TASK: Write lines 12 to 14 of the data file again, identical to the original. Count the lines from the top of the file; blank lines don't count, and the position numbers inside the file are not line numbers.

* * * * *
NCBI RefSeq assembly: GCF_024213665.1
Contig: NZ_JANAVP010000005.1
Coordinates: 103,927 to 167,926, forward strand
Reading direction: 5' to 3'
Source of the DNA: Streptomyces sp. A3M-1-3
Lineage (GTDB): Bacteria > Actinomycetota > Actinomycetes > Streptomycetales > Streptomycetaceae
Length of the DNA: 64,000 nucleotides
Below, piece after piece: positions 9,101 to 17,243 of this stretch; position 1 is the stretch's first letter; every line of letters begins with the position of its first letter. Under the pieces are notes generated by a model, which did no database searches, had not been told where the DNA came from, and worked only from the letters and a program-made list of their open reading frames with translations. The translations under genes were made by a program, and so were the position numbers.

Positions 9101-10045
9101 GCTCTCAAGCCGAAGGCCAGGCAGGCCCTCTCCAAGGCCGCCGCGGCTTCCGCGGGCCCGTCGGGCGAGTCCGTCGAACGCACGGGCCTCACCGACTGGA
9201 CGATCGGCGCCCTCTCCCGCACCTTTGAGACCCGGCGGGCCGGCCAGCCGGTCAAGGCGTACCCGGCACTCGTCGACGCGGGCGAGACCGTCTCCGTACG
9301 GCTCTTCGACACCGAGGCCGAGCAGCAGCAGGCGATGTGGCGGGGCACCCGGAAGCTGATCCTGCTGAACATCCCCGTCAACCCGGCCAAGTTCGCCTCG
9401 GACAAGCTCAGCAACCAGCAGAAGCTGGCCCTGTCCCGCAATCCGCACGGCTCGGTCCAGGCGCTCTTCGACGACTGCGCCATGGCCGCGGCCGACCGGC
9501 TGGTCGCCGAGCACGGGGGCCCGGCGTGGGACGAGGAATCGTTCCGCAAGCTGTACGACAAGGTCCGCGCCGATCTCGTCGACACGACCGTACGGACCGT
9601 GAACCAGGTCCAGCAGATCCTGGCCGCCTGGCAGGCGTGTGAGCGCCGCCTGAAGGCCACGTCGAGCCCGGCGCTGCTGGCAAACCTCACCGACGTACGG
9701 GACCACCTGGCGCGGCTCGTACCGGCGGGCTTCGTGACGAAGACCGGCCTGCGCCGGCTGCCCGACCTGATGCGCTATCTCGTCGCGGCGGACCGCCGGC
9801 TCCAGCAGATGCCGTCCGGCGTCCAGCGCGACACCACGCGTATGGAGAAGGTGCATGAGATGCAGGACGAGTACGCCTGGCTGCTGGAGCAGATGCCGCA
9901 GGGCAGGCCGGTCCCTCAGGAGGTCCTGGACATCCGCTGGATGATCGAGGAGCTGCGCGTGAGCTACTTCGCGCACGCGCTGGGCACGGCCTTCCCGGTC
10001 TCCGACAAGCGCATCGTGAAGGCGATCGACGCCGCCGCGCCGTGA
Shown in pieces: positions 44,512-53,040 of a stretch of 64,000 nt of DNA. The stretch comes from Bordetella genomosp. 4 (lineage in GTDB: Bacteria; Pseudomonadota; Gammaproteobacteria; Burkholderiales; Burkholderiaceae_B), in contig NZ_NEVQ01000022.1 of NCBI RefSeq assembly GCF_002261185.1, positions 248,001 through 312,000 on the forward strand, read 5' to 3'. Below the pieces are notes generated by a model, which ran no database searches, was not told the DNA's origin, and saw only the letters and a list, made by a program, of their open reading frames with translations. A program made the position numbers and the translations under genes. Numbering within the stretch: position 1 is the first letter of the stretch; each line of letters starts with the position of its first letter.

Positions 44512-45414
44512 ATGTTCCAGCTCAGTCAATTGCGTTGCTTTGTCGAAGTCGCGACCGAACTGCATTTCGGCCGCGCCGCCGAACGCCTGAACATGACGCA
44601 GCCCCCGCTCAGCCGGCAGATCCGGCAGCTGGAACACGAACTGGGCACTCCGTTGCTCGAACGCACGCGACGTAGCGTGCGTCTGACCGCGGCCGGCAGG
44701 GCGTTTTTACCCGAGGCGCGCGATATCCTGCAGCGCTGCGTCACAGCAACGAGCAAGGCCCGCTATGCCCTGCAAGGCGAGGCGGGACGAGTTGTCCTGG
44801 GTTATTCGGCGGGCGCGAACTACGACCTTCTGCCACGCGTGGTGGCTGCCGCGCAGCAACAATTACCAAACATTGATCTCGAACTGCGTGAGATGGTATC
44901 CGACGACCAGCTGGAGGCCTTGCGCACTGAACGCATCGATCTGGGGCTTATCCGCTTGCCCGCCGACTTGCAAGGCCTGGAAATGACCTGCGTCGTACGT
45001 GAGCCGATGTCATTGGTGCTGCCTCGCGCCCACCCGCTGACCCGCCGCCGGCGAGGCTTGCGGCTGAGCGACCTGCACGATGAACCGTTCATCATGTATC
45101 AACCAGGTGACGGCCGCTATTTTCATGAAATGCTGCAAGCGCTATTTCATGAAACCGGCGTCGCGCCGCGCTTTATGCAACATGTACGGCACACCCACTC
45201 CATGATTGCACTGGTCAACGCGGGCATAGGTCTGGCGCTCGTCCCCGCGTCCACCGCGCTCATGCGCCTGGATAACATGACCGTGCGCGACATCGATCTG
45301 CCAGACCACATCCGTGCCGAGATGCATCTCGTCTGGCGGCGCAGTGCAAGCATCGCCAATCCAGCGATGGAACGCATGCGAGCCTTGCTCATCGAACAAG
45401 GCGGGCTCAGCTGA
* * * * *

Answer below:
9301 GCTCTTCGACACCGAGGCCGAGCAGCAGCAGGCGATGTGGCGGGGCACCCGGAAGCTGATCCTGCTGAACATCCCCGTCAACCCGGCCAAGTTCGCCTCG
9401 GACAAGCTCAGCAACCAGCAGAAGCTGGCCCTGTCCCGCAATCCGCACGGCTCGGTCCAGGCGCTCTTCGACGACTGCGCCATGGCCGCGGCCGACCGGC
9501 TGGTCGCCGAGCACGGGGGCCCGGCGTGGGACGAGGAATCGTTCCGCAAGCTGTACGACAAGGTCCGCGCCGATCTCGTCGACACGACCGTACGGACCGT